Evers Will Veto Bill Requiring Doctors to Provide Medical Care for Babies Who Survive Abortion
April 23, 2019
[Madison, WI] – Governor Evers is promising to veto a bill that would punish doctors who fail to provide medical care to newborn babies after a botched abortion attempt. The bill requires health care providers “to exercise the same degree of professional skill, care, and diligence to preserve the life and health of the child [born during a failed abortion attempt] as a reasonably diligent and conscientious health care provider would render to any other child born alive.”
It’s not a surprise that Governor Evers is uninterested in preventing the deaths of newborn infants. On the campaign trail, Evers compared the killing of unborn babies through abortions to tonsillectomies and advocated for unlimited taxpayer funding of abortions. Evers has also pledged to give $28 million in taxpayer funding to groups like abortion giant Planned Parenthood, and even picked a former Planned Parenthood vice president to lead the Wisconsin Department of Health Services
Read the full write-up here or find excerpts below.
Tony Evers will veto ‘born alive’ abortion bill advanced by GOP lawmakers
Milwaukee Journal Sentinel
April 23, 2019
Doctors who do not provide medical care to babies who are born alive after a failed abortion attempt could face life in prison under a Republican bill headed straight toward Gov. Tony Evers’ veto pen.
“We wanted to reaffirm the fact that babies that survive abortions have the right to anything any other living, breathing individual in the state does,” Assembly Majority Leader Jim Steineke, R-Kaukauna, said. “And doctors have the responsibility to care for that child as they would for any other person who was living and breathing.”
The bill, co-authored and sponsored by Republican leaders of both houses, requires health care providers present during a failed abortion attempt “to exercise the same degree of professional skill, care, and diligence to preserve the life and health of the child as a reasonably diligent and conscientious health care provider would render to any other child born alive.”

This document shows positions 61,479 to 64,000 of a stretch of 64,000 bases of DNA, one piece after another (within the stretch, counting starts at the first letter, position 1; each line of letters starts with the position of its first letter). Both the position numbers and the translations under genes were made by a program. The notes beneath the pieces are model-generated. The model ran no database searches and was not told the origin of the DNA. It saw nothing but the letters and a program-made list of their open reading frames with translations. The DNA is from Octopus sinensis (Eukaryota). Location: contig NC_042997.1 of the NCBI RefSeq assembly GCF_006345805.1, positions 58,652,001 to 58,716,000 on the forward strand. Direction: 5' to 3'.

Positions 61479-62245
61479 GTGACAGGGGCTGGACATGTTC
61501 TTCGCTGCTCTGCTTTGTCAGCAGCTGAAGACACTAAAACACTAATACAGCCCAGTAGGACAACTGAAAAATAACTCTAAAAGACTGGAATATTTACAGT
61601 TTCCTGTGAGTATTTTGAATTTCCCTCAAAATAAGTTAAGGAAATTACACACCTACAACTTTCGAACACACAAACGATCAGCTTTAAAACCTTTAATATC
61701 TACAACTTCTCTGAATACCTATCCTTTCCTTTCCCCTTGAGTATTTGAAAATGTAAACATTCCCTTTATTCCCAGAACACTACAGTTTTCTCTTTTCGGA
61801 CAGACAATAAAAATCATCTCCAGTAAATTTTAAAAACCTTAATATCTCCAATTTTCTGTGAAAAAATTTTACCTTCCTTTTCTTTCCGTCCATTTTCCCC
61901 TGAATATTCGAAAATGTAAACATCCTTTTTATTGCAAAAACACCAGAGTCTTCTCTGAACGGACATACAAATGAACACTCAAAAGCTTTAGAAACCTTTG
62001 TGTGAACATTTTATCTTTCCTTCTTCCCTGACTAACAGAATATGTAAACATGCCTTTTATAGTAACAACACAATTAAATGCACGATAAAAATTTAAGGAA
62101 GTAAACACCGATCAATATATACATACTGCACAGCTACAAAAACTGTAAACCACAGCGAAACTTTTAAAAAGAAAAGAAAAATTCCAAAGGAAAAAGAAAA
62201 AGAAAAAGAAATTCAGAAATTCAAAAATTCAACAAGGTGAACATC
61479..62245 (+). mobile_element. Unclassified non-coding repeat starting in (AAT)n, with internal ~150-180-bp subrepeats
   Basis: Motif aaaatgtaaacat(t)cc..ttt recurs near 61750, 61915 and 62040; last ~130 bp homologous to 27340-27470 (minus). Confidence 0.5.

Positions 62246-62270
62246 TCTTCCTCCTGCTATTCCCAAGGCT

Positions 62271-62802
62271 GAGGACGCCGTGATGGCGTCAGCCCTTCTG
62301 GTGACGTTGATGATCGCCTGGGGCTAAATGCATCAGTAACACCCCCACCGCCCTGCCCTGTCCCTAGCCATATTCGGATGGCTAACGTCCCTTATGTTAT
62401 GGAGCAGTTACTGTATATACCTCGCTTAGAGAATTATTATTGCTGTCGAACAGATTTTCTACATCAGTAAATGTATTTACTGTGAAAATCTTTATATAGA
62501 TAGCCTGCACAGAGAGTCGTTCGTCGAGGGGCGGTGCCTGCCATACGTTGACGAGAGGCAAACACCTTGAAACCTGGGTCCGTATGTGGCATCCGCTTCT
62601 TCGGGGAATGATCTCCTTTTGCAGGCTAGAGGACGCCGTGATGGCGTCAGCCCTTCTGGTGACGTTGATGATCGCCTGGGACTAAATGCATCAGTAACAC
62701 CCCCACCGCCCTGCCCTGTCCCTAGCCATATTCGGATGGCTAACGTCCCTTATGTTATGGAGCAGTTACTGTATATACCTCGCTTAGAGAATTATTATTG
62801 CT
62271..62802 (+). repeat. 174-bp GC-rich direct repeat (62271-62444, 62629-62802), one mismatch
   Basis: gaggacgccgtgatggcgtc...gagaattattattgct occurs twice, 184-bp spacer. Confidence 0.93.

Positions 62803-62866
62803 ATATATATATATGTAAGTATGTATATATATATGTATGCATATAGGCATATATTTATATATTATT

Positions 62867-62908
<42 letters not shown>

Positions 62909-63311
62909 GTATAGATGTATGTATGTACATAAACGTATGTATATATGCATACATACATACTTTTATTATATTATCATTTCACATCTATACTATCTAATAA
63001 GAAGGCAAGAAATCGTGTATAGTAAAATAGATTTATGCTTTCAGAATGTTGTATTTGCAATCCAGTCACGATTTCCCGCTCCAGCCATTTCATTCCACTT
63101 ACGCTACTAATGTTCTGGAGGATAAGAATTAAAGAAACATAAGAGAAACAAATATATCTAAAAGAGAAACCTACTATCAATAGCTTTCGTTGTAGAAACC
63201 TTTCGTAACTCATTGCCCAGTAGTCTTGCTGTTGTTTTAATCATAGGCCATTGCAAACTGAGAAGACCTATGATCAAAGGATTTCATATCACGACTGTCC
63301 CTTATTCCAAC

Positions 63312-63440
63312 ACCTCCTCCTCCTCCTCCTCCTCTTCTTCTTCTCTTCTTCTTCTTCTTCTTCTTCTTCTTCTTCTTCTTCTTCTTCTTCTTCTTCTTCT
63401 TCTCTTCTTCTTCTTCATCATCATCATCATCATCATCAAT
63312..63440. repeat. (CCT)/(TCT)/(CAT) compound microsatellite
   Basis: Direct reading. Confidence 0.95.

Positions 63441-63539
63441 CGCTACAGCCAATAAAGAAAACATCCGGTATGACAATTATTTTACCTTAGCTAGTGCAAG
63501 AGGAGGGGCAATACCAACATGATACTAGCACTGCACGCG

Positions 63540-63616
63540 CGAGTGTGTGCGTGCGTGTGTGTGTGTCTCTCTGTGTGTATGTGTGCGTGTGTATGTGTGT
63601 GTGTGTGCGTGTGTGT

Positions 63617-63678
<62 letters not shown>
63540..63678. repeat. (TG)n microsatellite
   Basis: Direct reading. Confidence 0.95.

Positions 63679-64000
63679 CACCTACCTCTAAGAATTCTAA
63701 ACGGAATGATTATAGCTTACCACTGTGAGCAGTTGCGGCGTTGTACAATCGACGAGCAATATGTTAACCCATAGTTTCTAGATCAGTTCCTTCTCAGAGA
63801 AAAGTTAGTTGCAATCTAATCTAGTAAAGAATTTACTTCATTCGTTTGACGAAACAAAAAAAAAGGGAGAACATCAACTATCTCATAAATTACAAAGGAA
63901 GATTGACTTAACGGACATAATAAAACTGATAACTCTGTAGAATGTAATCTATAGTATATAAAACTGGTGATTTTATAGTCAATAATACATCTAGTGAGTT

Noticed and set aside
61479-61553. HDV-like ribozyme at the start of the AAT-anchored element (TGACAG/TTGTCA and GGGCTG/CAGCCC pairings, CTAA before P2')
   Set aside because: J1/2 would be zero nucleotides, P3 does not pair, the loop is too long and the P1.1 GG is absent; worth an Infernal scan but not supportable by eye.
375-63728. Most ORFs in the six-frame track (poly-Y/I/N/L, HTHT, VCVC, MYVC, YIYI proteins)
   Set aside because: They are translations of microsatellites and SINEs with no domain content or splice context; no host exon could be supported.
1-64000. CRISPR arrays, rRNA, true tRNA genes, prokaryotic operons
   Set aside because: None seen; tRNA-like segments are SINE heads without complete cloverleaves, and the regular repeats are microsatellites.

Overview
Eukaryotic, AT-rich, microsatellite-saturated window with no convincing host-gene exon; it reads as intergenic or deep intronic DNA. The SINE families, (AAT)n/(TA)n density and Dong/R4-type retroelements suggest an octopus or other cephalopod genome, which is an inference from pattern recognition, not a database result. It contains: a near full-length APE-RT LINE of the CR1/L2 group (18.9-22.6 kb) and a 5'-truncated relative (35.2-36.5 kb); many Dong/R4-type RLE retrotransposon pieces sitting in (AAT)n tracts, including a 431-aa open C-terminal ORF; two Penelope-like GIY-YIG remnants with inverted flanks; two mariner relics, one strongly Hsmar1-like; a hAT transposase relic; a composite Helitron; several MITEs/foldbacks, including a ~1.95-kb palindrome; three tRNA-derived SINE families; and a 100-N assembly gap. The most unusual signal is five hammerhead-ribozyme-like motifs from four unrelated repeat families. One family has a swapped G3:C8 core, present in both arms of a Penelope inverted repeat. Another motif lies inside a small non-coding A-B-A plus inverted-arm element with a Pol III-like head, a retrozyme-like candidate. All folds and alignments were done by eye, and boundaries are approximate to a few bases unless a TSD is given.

Evers said he will not sign the bill because of existing protections and criminal penalties in state law.
“I think those protections already exist,” Evers said in an interview Monday. “We have all sorts of issues to deal with in the state of Wisconsin and to pass a bill that is redundant seems to be not a productive use of time. And clearly I ran on the belief — and I still believe — that women should be able to make choices about their health care. But this deals with a specific issue that’s already been resolved.”
Senate President Roger Roth, the bill’s co-author, said Evers’ decision not to sign the bill before a public hearing shows “he has gone farther to the extreme than I imagined.”
“My bill simply removes any ambiguity that a health care provider must care for the life and health of a baby. How could anyone be against that?” he said.
Retired UW-Madison political science professor Donald Downs, who specializes in constitutional issues, said he didn’t know whether the proposal includes protections already in state law but said once a baby is born, the state has an interest in providing them.
“Clearly, if you have a baby outside of the womb, that would seem to be a clear case the state has an interest in protecting the rights of the baby,” Downs said. “If indeed this is redundant, then there’s no need for it, but I don’t know what the previous protection is.
Heather Weininger, executive director of Wisconsin Right to Life, said anti-abortion advocates want to see language in state law that specifically outlines criminal penalties for failing to transport a baby to a hospital after a failed abortion attempt — making requirements clear to abortion providers.
“This bill just really clarifies that (the) child would need to be transported to a hospital if they are in an abortion facility,” Weininger said.
Roth, who co-authored the bill, said the proposal sends a message.
“I am introducing the Born-Alive Protection Act because, unfortunately, some people including the Governor of Virginia, are unclear on this, so we need to reaffirm these protections,” he said in a statement. “We are providing explicit outlines to health care practitioners that babies who survive an abortion need to be given the same, equal rights as any other person.”
Evers was elected governor in November after pledging to block legislation that places more restrictions on abortions in Wisconsin and puts lawmakers in control of women’s medical decisions.
Read the full write-up here.